This edition of Poultry World takes a closer look at the Better Chicken Commitment and determines how those who have signed up are faring. We visit a layer farm in Switzerland that focuses on profits rather than costs, and look frankly at the alternative protein market where there appears to be trouble in paradise… This and more in the latest edition of Poultry World.
The focus is not on costs but on revenues at a profitable farm home to 18,000 laying hens in Switzerland. Poultry World visits Daniel Würgler who manages the laying house and he takes us on a tour of the farm.
Between 2010 and 2020, approximately US$6 billion was invested globally in the development of alternative proteins. But, after riding the hype for a couple of years, there appears to be trouble in paradise.
In the UK, 128 companies have signed up to the Better Chicken Commitment. The UK is leading, followed by France, Germany and Sweden. Poultry World spoke to the frontrunners of this pack so see how they are faring.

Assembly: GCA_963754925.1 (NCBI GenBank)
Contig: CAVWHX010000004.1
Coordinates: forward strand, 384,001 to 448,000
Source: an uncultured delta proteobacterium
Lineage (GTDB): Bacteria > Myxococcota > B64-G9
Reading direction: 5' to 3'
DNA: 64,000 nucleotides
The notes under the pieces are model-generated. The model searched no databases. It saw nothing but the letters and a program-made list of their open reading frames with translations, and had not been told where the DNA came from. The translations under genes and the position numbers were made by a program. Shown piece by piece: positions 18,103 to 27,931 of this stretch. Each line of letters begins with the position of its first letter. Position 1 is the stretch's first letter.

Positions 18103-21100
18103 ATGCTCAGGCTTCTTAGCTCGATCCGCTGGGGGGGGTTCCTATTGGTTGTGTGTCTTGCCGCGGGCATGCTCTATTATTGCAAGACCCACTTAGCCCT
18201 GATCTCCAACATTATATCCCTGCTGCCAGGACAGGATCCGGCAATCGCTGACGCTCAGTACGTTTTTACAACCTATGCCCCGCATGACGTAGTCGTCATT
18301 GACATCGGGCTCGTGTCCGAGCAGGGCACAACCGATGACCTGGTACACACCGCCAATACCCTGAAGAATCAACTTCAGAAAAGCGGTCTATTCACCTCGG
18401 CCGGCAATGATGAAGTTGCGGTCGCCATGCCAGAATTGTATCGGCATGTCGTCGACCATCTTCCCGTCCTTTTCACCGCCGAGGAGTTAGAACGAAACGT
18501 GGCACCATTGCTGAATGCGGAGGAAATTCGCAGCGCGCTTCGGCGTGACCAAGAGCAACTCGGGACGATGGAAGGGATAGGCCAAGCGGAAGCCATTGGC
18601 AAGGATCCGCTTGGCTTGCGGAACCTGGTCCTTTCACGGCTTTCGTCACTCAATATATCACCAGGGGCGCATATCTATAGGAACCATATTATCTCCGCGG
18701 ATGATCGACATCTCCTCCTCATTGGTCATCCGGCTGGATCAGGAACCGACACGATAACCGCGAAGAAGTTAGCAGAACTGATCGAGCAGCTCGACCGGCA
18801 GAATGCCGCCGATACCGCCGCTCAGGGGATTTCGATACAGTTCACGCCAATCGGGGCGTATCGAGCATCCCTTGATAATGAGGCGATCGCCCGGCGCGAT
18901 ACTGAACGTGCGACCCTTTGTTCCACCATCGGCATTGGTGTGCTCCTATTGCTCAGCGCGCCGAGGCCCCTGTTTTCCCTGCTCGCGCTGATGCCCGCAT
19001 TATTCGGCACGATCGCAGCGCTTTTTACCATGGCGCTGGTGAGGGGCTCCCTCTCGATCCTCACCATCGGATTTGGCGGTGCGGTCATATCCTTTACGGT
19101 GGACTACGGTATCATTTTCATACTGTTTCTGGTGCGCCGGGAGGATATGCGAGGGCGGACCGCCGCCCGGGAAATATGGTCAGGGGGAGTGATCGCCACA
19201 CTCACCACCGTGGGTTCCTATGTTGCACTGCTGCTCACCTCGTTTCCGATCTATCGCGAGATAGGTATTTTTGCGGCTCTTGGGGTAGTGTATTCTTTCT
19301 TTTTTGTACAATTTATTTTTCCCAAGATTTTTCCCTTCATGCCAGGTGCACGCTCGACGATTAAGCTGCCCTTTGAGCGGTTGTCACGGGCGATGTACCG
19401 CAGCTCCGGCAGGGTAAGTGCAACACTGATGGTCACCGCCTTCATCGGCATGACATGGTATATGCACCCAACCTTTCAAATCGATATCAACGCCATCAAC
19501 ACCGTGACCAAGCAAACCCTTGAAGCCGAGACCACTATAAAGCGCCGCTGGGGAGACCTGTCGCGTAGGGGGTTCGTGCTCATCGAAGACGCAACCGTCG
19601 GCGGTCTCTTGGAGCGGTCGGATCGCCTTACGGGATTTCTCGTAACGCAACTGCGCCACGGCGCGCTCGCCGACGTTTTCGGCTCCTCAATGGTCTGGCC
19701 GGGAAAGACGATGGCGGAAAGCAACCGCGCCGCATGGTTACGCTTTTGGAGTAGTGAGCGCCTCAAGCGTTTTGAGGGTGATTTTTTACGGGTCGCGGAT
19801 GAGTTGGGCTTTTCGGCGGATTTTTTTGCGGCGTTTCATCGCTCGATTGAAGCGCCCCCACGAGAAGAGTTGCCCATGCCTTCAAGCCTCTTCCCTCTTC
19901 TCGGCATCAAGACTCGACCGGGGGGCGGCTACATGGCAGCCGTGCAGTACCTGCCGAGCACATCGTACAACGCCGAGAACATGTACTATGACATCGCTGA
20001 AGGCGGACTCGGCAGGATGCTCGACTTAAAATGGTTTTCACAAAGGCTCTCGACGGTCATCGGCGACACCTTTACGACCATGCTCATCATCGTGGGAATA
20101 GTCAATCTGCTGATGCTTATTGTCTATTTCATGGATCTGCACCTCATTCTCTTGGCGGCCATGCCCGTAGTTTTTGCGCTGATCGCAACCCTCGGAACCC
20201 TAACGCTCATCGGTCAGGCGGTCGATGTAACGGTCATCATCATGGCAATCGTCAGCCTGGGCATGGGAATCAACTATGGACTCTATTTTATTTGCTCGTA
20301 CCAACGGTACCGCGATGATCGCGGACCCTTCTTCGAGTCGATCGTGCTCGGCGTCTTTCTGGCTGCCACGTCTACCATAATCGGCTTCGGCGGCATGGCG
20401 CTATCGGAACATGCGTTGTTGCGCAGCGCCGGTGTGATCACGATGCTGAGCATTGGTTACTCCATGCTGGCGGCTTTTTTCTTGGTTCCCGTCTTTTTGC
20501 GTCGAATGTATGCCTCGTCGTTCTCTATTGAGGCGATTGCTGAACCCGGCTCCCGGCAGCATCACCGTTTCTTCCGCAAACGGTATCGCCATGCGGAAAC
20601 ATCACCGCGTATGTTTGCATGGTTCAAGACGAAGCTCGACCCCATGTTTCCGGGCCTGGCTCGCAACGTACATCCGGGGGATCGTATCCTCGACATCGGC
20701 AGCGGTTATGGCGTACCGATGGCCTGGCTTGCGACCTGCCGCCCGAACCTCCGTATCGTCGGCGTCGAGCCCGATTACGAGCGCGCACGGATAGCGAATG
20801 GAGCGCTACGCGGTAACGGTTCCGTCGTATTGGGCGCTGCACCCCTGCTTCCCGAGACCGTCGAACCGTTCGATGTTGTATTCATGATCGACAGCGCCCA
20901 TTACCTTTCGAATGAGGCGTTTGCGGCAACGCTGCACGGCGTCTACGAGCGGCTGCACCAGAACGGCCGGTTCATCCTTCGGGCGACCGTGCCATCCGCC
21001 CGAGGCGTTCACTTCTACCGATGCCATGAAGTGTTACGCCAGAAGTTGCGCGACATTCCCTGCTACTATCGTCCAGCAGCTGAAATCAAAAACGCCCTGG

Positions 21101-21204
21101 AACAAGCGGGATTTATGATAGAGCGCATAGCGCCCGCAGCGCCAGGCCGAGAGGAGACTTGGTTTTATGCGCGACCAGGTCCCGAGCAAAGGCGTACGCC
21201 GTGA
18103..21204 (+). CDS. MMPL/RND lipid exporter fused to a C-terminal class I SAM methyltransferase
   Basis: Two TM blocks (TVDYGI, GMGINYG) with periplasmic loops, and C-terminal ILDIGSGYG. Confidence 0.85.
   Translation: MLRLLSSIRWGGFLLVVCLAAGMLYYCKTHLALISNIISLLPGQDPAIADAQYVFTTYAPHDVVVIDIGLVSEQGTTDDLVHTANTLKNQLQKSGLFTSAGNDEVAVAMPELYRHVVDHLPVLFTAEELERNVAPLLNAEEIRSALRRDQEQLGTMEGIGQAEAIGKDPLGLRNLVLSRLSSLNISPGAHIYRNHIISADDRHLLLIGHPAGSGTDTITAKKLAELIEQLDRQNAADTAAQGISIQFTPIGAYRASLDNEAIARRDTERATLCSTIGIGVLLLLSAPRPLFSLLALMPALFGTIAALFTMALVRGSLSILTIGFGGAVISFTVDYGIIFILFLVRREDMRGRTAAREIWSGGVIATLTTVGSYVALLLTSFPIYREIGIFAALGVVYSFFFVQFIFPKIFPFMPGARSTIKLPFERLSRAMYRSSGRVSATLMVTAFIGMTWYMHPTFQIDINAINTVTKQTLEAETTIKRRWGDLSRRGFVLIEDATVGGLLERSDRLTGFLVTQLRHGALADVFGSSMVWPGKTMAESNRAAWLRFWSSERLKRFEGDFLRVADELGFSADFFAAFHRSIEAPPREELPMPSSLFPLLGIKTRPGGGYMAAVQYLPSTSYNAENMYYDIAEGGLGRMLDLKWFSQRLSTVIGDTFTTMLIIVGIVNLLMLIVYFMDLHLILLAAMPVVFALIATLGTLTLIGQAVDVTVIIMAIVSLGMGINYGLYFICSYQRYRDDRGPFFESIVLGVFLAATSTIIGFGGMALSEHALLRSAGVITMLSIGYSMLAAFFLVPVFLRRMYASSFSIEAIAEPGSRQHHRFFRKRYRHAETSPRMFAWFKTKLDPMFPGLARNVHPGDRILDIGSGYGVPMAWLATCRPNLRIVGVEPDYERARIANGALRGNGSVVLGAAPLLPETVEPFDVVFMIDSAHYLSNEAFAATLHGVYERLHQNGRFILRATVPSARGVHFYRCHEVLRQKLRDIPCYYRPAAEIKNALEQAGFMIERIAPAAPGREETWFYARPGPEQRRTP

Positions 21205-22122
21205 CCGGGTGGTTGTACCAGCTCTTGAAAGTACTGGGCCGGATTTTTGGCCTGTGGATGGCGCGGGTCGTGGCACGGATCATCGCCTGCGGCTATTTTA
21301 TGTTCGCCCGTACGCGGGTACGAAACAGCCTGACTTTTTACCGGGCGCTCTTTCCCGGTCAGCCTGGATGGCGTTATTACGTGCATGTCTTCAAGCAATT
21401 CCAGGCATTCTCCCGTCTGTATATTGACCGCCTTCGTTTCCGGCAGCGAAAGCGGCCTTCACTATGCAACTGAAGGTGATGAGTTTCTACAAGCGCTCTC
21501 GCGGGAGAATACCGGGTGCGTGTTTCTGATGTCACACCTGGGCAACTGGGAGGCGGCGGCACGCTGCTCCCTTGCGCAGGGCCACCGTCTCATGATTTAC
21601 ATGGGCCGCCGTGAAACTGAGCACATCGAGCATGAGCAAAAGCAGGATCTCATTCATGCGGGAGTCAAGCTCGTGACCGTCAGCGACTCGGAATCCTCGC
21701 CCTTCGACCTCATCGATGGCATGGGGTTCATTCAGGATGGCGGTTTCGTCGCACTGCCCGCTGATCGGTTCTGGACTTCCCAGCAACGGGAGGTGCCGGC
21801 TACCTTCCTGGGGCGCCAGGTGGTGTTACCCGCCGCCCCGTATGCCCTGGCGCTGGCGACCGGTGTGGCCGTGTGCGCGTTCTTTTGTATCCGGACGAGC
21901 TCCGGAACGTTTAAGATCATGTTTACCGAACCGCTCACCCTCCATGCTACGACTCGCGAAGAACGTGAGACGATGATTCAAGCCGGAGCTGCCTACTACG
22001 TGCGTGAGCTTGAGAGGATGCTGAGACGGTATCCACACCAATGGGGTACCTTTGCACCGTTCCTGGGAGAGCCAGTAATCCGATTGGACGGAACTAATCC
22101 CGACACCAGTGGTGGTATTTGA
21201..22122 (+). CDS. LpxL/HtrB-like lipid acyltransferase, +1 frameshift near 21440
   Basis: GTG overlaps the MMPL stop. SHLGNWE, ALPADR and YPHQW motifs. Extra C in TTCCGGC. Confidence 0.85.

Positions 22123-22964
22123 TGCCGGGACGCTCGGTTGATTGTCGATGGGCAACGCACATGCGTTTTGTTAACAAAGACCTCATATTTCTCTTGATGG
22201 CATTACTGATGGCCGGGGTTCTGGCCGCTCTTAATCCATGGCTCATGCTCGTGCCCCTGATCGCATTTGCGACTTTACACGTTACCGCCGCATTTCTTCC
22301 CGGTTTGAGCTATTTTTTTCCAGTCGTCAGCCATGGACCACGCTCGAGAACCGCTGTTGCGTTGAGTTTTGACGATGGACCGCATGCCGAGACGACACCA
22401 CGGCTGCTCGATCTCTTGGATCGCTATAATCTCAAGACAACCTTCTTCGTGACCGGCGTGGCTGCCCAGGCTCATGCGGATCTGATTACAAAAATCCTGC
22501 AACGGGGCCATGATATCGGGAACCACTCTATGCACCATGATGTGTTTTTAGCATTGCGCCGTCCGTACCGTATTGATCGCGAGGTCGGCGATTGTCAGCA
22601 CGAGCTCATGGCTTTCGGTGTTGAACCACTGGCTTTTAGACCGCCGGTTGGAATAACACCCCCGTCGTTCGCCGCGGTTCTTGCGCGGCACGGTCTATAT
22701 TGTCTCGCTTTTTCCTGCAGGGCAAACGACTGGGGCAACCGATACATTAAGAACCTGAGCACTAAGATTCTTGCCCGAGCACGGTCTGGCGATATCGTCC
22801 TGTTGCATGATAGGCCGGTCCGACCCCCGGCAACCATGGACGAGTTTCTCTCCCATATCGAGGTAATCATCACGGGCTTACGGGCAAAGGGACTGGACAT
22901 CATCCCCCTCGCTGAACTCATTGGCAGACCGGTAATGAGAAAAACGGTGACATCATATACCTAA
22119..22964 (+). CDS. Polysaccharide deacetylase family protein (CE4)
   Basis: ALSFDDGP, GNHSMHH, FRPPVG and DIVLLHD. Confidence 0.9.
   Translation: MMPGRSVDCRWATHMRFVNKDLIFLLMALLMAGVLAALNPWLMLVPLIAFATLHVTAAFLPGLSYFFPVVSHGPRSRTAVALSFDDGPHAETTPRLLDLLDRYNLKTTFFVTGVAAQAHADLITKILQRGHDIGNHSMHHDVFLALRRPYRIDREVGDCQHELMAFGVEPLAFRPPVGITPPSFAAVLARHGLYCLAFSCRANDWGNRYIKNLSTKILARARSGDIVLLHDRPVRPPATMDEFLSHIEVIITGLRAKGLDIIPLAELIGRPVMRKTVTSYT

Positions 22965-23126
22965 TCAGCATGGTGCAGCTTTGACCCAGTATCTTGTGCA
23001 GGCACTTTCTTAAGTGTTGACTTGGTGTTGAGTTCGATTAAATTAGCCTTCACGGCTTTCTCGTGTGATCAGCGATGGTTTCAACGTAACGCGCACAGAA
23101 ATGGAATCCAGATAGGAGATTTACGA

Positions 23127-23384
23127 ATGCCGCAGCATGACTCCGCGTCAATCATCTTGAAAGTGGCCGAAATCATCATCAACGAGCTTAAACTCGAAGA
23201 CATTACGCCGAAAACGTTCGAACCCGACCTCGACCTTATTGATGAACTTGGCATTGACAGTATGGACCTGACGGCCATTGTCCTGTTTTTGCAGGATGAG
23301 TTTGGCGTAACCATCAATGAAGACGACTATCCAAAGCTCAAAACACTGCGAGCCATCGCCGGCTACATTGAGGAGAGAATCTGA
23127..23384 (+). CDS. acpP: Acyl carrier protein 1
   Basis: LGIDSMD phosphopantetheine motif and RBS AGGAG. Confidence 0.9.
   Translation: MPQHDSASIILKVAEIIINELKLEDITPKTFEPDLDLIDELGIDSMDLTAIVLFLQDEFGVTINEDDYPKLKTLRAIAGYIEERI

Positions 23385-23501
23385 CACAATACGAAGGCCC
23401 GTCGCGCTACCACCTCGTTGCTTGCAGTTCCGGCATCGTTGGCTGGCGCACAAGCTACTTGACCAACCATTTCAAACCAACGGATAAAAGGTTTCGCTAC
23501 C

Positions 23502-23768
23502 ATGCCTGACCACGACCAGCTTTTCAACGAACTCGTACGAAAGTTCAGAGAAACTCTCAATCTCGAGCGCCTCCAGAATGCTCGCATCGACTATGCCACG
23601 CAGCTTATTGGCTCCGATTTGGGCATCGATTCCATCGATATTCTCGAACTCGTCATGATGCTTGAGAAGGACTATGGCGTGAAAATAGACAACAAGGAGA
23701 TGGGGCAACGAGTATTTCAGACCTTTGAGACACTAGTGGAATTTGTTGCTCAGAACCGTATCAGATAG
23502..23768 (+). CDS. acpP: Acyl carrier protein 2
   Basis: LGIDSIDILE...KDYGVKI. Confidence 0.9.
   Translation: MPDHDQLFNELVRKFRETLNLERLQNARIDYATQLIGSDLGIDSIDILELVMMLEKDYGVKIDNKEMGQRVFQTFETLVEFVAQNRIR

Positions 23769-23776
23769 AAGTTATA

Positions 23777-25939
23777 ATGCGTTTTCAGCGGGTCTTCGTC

It is well known that intestinal microbiota play a crucial role in health and production performance of chickens, and so it makes sense that this field of study has gained increasing interest. Research offers a foundation to develop targeted strategies to optimise bird health, welfare and performance.
By tapping into a bird’s natural curiosity to follow light patterns, researchers set out to determine the impact of a slow-moving laser projections in a broiler pen. We explored the results of a study on this unique method of enrichment, which was able to get the birds on their feet and moving.
Researchers recently studied the effect on broilers of high incubation temperature from embryonic day 12 to day-of-hatch.
While almost all poultry farmers encounter parasitic gastrointestinal worms in their flocks, the number of adult worms and worm eggs present in a flock as well as the worm species determines the seriousness of the situation. We also consider some tips for taking a proper manure sample practical ways to combat worms.
Market analysts forecast steady growth in demand for halal meat, both in and outside traditional Muslim regions. While halal guidelines were formulated thousands of years ago, there are variations on what poultry can be considered halal, resulting in major market segmentation.